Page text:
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Larger chunk of Bellingham paycheck goes toward rent, mortgage

Construction continues Monday, April 25, 2016, at Gather Bellingham, on Forest Street in Bellingham. The 145-unit, 423-bed facility geared toward college students is scheduled to open in fall 2017.
Construction continues Monday, April 25, 2016, at Gather Bellingham, on Forest Street in Bellingham. The 145-unit, 423-bed facility geared toward college students is scheduled to open in fall 2017. pdwyer@bhamherald.com

Bellingham residents are paying more than their fair share when it comes to their rent and mortgage.

A new study from Zillow, an online marketplace that compares values of homes, estimates that Bellingham homeowners spend 32.9 percent of their monthly income on a mortgage payment, while renters pay 41.3 percent of their income. Mortgage lenders typically want your total monthly home loan payment to be at or below 28 percent of your total monthly income before taxes, according to the federal Consumer Financial Protection Bureau. The general rule of thumb is that 30 percent should go toward rent.

Zillow estimates the median rent in Bellingham as $1,535 a month, and the median home value is $318,800.

32.9 percentHow much of monthly income Bellingham residents are using toward mortgage payments.

23.8 percent How much of monthly income Whatcom County residents are using toward mortgage payments.

By comparison, Whatcom County residents, as a whole, paid 23.8 percent of their monthly income toward a mortgage payment and 31.1 percent toward rent. Zillow estimates the median rent in Whatcom County as $1,454 a month, and the median home value is $297,200.

While Bellingham is still affordable compared to the nearby major cities of Seattle and Vancouver, B.C., it’s probably starting to feel unaffordable to those who have lived here awhile, said Skylar Olsen, a senior economist at Zillow.

Like many other communities, rents and home prices in Bellingham rose as the national economy recovered from the 2008 recession. This area also has amenities that attract buyers and renters, including being near the water and two major metro areas, and having a university and an airport, Olsen said.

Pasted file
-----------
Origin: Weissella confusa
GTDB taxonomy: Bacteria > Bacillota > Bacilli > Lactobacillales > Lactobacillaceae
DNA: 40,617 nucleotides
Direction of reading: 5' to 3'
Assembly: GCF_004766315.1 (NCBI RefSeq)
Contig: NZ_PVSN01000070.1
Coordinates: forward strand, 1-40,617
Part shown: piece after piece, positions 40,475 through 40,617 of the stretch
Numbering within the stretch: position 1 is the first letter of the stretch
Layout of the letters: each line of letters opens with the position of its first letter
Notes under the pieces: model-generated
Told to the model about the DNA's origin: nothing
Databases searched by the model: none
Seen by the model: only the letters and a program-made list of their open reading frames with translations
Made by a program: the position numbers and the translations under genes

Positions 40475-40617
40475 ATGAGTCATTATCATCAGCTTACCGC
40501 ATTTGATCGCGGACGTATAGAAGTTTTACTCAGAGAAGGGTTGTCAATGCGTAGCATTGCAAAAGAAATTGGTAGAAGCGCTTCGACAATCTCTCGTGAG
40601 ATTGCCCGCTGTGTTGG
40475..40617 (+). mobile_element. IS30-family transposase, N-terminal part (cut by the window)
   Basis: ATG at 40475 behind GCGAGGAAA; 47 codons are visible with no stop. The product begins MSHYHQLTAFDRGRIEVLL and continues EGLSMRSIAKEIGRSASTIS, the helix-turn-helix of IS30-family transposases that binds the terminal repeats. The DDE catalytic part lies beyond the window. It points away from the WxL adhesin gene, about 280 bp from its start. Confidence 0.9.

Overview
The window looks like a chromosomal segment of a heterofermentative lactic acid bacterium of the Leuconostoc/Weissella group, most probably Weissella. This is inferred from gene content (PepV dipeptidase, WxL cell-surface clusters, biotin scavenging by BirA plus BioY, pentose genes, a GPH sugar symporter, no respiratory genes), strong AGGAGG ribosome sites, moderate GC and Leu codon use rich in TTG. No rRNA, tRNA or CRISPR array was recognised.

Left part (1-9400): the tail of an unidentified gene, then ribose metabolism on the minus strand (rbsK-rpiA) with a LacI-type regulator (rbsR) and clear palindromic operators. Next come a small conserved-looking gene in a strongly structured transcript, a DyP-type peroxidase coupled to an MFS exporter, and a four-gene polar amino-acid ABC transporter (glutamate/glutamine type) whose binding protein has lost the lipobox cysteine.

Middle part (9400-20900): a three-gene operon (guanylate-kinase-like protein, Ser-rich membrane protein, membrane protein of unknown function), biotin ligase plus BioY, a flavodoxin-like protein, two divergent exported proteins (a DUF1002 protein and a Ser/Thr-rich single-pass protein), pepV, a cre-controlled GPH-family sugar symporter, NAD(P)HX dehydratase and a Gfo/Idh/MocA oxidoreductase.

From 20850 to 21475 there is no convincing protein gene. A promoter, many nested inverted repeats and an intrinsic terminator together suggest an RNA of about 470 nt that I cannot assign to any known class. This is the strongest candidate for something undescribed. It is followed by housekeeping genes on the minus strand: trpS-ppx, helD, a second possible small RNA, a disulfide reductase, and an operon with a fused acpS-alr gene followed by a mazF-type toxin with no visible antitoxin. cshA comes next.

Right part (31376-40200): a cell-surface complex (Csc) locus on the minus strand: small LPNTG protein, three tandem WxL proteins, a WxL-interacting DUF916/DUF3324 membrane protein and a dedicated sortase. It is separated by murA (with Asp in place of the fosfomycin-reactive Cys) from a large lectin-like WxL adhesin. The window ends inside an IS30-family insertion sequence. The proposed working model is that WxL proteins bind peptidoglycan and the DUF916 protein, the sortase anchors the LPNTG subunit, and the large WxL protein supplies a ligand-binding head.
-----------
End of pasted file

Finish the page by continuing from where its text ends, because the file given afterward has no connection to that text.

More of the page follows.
Bellingham’s numbers can also be influenced by retirees who may have wealth, but not high levels of monthly income, she said.

In addition, Bellingham has a low inventory of both rentals and homes for sale, Olsen said. The recession eight years ago put a stop to residential construction for a significant amount of time. Construction is coming back now, but is playing catch-up, she said.

Bellingham currently has a few large residential projects under construction to help ease what continues to be a tight rental market, including a 423-bed project on North Forest Street and a 648-bed apartment complex on Lincoln Street.

In a new report, the Runstad Center for Real Estate Studies at the University of Washington said the apartment vacancy rate this spring in Whatcom County was 0.8 percent. That’s actually an improvement compared to September 2015, when the vacancy rate was estimated at 0.2 percent. In March 2015, the vacancy rate was 0.6 percent. The statewide rate in March was 3 percent, according to the study.

Changing home values (March 2016)

Area

Home value

Monthly change

Annual change

Bellingham

$321,200

0.5%

6.7%

Ferndale

$299,400

0.6%

6%

Lynden

$298,700

0.4%

8.8%

Blaine

$255,000

0.4%

4.9%

Sudden Valley

$257,300

0.7%

5%

Source: Zillow.com

Dave Gallagher: 360-715-2269, @BhamHeraldBiz

 

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